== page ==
Tuesday, 8 October 2013

Better times for House Sparrows

The end of summer always sees a peak in the number of house sparrows visiting my garden, as the young from this year’s breeding attempts join the local flock at my feeding station. Judging by the numbers of young birds present over recent weeks, I suspect that it has been a good breeding season despite the slow start to the year.

More widely, there is also evidence that house sparrows may be doing rather better than they have for a while. The weekly observations made by the BTO’s Garden BirdWatch volunteers (, for example, suggest that the long-running declines in the house sparrow’s fortunes have levelled off. Of course, any improvement needs to be viewed in the context of several decades of decline – house sparrow populations have fallen from 12 million breeding pairs in the 1970s to just under 6 million breeding pairs now.

The reasons for the longer-term decline are unclear, at least within the urbanised landscapes where the bulk of the breeding population is to be found. Loss of nest sites and feeding opportunities are likely to be the main drivers behind the decline but other factors, such as increased levels of competition, predation and pollution, may have also played their part. Although adult house sparrows feed on seeds, they require invertebrate food for their chicks and this resource is likely to have suffered as gardens have become more tidy, with greater use of pesticides and the preference for exotic plants and shrubs over native ones. Interestingly, a study carried out in urban Bristol showed that house sparrows fared better in areas of lower quality housing than they did in more middle class housing – a reflection, perhaps, of the different levels of house and garden maintenance that come from inequalities in household income.

Just as the reasons behind the decline have yet to be unravelled, it is unclear why things might have improved over recent years. Is the message about wildlife-friendly gardening now hitting home, or could it be that house sparrows now face less competition from a greenfinch population hit by the 2006 outbreak of disease? More work will be needed to find out but, for my part, I am delighted to have my sparrows back.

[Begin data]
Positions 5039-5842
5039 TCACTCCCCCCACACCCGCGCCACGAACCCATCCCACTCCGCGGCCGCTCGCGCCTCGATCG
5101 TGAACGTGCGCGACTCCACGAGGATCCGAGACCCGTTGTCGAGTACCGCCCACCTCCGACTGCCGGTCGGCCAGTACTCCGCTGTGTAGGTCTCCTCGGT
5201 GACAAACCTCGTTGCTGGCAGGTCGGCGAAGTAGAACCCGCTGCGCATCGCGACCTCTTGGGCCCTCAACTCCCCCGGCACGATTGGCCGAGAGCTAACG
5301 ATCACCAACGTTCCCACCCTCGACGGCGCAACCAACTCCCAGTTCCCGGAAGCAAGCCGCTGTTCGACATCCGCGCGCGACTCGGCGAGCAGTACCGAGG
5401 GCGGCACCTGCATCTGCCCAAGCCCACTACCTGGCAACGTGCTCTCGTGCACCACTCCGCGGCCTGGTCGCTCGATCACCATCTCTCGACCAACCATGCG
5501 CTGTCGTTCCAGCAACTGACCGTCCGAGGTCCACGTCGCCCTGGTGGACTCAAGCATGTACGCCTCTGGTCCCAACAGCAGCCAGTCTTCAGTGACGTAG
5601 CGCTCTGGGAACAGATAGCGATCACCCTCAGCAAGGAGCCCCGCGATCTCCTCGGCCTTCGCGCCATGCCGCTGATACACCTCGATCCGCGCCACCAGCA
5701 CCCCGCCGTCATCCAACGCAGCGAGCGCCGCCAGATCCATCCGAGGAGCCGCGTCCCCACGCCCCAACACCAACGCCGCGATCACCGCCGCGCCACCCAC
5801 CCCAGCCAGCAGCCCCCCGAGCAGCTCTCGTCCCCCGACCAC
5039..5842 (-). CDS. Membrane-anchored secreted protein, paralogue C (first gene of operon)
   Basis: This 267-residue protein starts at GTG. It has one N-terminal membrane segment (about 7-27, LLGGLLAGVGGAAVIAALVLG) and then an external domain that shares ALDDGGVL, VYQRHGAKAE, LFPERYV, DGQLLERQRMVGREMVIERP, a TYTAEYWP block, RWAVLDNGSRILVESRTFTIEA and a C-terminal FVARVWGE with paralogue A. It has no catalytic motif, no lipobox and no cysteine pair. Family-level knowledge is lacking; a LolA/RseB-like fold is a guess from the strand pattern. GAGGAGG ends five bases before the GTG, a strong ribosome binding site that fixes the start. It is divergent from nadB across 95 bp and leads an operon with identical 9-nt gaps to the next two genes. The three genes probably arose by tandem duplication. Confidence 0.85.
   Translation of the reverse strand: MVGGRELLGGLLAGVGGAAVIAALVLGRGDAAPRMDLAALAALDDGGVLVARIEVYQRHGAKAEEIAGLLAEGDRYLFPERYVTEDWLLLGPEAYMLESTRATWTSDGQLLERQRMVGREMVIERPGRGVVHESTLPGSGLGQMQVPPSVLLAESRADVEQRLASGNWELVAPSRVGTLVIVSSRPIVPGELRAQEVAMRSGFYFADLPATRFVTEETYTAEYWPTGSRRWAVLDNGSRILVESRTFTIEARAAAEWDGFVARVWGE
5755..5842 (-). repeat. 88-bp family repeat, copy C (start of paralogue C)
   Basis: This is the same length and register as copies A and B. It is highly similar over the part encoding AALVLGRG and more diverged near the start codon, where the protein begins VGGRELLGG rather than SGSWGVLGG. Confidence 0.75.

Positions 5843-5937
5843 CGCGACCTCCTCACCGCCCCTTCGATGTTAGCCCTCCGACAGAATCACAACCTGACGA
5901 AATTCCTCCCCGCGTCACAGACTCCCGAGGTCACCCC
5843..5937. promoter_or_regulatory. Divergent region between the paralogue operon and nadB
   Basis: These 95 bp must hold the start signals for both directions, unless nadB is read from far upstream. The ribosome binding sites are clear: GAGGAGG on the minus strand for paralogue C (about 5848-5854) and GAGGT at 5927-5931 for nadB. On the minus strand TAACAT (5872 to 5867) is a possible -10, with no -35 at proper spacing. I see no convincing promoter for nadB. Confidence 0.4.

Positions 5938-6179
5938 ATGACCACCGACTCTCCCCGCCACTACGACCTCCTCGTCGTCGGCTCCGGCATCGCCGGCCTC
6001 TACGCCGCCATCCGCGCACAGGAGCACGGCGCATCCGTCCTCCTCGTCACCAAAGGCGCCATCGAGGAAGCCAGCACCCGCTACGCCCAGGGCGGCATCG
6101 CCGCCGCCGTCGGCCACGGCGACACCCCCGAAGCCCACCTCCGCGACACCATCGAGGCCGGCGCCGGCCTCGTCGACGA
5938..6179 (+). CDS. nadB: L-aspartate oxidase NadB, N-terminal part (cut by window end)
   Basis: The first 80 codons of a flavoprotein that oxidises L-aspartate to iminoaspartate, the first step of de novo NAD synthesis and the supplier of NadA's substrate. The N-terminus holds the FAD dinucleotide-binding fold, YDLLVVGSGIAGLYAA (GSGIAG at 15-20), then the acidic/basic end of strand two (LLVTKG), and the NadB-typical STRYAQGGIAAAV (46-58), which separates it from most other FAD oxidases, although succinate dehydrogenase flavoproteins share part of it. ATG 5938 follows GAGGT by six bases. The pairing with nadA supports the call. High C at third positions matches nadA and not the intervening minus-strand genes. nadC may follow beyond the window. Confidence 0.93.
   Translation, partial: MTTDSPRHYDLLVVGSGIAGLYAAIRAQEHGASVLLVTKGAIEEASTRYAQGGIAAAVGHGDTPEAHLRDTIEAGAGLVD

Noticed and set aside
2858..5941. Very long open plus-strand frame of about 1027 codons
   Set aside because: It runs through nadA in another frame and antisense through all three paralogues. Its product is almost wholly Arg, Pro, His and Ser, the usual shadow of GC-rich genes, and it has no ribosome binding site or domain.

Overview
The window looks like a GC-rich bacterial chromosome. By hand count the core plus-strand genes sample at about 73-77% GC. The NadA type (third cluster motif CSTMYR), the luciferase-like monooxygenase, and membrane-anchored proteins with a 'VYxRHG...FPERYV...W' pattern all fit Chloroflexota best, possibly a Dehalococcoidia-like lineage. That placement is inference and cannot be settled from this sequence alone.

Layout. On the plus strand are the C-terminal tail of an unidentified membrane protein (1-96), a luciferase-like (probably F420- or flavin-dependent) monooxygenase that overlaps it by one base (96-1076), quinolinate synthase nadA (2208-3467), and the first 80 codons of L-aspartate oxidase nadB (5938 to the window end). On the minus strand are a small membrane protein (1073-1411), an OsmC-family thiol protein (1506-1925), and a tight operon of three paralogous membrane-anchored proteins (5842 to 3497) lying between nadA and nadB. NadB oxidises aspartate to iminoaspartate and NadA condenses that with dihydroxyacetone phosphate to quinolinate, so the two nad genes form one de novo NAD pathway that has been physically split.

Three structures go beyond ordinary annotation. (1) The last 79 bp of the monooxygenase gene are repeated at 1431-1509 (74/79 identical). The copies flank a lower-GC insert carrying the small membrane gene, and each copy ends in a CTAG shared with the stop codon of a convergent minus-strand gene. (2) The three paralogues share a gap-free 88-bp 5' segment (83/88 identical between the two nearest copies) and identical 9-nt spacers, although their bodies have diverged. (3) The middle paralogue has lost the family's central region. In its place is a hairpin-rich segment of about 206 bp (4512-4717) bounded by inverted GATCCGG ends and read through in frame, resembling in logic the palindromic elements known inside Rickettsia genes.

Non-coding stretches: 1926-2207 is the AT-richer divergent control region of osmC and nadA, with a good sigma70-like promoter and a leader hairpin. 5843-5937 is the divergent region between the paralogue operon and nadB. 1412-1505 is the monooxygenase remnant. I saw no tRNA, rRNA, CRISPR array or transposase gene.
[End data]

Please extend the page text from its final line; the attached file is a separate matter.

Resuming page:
Monday, 7 October 2013

Small whites on the move

It wasn’t the sort of sight that leapt out at you, a series of small white shapes fluttering across the salt-marsh, but with a bit of studied thought it became clear that we were witnessing an ‘event’. The white shapes were small white butterflies and the unending procession of individuals, moving from west to east across the marsh, implied that these were not simple random wanderings; these flights were a population on the move, an autumn migration on a grand scale.

The small white is well known for its powers of dispersal. It is a wanderer, whose loose and open populations are to be found across virtually the whole of Britain and Ireland. The second brood, which tends to emerge in late June or early July, is much larger than the first, which may suggest that its numbers are boosted by the arrival of immigrants from the Continent. Later in the year comes the suggestion of a return movement, the butterflies moving south and east as autumn begins her tenancy of our countryside.

There has been some debate around the extent of migratory movements made by this species. That large numbers may arrive here from the Continent has been well documented. Writing in 1846, the Reverend Morris (a renowned lepidopterist) reported a case where a cloud of small white butterflies passed over a continental steamer and obscured the sun. Upon making landfall in England the great cloud of butterflies broke up and dispersed inland. Evidence for autumn movements is less striking but many lepidopterists will tell you that it does indeed occur. Work elsewhere in Europe, looking at the movements made by other species of butterfly, has revealed that complex migratory movements do take place, the different stages of the movements occurring within the different generations of the butterflies.

Whatever the underlying reason, it was clear to us that a great many dozens of these insects crossed out path that morning, all heading in the same direction and all flying into the prevailing wind. The total number of individuals involved must have been staggering, so great the area of coastal salt and grazing marsh over which they were passing. Some could even be seen passing offshore as we scanned for seabirds.